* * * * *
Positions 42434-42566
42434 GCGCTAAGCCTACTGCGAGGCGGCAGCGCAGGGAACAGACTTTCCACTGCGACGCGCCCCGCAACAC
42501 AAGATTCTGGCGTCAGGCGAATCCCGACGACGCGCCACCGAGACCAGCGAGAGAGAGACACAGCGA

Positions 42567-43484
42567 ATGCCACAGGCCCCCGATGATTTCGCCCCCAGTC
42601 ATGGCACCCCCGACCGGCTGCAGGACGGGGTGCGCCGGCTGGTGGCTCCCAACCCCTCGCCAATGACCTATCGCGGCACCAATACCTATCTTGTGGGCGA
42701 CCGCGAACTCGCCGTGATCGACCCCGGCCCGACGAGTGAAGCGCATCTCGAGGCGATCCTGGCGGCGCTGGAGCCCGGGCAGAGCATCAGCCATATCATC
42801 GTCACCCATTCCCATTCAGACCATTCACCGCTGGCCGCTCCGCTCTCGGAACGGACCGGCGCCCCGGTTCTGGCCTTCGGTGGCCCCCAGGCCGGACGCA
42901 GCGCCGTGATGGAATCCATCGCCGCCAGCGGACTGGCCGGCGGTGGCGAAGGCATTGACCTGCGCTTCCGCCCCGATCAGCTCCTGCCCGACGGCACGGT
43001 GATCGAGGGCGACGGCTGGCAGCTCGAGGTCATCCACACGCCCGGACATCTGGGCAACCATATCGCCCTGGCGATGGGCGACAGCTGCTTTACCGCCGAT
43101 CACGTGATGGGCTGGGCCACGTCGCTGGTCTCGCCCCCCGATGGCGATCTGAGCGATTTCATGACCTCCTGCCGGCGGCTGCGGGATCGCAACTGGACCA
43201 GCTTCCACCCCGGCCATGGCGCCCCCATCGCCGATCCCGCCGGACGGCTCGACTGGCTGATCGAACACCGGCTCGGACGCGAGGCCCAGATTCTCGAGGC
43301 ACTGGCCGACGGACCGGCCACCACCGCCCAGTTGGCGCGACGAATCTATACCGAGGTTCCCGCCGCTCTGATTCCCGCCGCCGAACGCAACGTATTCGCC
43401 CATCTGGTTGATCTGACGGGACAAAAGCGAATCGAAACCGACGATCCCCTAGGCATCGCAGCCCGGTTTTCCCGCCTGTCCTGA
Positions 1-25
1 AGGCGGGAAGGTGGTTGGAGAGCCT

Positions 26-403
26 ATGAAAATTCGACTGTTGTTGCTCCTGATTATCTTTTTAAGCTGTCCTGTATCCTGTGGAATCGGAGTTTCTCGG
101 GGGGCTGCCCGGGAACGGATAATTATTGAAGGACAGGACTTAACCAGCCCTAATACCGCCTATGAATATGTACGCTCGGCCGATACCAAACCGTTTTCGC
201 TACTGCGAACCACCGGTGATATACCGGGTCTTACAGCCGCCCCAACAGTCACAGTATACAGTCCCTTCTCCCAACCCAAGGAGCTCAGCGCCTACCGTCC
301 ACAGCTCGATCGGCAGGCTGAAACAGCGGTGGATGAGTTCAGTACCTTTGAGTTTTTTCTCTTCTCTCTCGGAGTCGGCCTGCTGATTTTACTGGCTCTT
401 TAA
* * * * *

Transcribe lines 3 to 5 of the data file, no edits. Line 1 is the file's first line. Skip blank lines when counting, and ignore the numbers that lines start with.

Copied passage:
42501 AAGATTCTGGCGTCAGGCGAATCCCGACGACGCGCCACCGAGACCAGCGAGAGAGAGACACAGCGA

Positions 42567-43484
42567 ATGCCACAGGCCCCCGATGATTTCGCCCCCAGTC